"Review" by , "Worthy of a place on the shelf next to Safe Area Gorazde, The Fixer, and Palestine. In just a few years, Sacco has created a body of work that includes some of the most important and relevant graphic novels of our time."
"Review" by , "['Christmas With Karadzic' is] a searing and amusing look at the motley collection of reporters, war profiteers, criminals, soldiers, and hapless civilians trapped in a war zone."
"Review" by , "[O]ne of our best cartoonists and writers....It's because of his work, which transcends not comics but journalism to pose the same questions as literature....Sacco's aim is dead-on."
"Review" by , "Sacco is one of the most astute war-zone correspondents working today."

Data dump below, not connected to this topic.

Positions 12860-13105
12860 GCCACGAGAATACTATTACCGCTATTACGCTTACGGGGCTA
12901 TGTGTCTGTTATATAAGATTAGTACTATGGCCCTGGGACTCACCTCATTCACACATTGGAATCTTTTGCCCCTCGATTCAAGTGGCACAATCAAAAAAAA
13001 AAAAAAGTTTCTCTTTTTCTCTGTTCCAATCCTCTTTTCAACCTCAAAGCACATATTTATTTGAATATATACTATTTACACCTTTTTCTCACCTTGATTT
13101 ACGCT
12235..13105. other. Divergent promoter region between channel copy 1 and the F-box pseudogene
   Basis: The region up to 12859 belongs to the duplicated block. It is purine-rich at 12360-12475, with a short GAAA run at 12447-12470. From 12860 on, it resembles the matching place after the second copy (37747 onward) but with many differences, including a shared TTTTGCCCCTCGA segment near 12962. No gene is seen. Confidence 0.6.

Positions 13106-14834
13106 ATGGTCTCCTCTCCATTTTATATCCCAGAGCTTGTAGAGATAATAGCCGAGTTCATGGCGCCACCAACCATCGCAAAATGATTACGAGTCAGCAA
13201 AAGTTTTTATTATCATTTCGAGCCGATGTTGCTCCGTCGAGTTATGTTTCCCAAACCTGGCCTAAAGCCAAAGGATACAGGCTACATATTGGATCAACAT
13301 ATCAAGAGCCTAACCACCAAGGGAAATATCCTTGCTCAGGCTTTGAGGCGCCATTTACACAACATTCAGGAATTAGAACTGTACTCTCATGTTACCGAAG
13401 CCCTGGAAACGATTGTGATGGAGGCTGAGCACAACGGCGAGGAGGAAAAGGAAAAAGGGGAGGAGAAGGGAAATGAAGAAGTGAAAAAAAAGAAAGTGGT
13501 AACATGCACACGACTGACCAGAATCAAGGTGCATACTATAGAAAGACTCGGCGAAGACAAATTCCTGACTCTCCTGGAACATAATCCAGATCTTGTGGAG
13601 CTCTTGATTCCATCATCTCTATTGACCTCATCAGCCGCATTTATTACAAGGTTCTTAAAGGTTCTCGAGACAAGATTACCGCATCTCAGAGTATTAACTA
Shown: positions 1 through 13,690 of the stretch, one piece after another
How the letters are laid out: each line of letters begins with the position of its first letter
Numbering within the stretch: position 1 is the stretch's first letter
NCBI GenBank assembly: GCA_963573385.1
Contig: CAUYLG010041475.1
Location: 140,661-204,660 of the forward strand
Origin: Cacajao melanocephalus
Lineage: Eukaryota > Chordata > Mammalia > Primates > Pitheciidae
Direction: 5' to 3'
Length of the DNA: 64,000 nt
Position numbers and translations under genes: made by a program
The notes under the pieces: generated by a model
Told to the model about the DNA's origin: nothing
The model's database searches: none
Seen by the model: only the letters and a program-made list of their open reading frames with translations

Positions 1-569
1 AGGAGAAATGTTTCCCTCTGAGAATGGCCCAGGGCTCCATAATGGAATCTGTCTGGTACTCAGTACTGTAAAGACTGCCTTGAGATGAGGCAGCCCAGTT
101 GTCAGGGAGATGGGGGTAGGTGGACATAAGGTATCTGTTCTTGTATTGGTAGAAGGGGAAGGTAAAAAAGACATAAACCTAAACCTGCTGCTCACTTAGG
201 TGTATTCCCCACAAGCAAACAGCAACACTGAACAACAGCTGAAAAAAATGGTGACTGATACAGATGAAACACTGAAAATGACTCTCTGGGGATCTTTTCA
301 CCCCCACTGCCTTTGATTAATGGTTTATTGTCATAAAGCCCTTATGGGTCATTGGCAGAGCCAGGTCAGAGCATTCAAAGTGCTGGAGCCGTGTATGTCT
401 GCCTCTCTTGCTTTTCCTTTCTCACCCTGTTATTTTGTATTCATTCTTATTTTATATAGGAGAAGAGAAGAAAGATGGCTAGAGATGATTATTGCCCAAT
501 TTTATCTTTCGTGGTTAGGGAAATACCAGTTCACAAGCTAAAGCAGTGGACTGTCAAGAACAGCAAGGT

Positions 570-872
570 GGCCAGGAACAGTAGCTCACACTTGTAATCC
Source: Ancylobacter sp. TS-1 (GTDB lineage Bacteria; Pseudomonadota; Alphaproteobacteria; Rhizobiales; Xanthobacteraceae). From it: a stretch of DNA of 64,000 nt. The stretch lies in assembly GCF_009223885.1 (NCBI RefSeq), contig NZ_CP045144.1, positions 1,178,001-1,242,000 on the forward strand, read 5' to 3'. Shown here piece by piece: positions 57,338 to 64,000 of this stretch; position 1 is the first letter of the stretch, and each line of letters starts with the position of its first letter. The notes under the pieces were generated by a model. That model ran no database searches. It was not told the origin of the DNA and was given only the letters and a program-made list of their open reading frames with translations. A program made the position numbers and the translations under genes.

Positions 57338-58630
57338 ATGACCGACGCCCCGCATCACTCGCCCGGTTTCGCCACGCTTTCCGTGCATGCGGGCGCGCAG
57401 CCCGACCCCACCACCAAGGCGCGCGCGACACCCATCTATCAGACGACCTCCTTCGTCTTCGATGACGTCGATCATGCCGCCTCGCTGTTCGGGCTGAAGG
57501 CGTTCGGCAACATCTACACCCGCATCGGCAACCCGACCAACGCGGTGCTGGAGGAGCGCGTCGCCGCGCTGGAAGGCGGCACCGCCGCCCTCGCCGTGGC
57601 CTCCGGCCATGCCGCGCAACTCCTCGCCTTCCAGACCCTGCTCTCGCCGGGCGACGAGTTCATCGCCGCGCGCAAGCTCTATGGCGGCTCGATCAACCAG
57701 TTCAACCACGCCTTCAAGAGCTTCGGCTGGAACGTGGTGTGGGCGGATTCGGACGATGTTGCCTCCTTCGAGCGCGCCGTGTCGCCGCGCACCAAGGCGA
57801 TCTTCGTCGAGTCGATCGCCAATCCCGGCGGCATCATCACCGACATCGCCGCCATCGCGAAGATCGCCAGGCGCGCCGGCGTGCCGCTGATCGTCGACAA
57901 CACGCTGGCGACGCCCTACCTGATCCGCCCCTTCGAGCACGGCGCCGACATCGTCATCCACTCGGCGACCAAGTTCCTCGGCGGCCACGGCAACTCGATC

"Review" by , "Sacco's Bosnian dispatches remain potent, but his longtime fans may feel he has gone to this particular well too often, and wish he would turn to new subjects."
"Review" by , "Sacco, the innovator of contemporary comics journalism, effortlessly moves from humor to horror on his scrupulously drawn pages. In bar and battle scenes alike, painstaking detail is skillfully offset by eclectic panelization and floating, fragmented text..."
"Synopsis" by , War cartoonist Sacco visits the Bosnian conflict to uncover the stories that are often ignored or uncovered by traditional media and gives the reader an inside peek at the darkly humorous news process.
"Synopsis" by ,
War cartoonist Joe Sacco visits the Bosnian conflict to uncover the stories that are often ignored or uncovered by traditional media.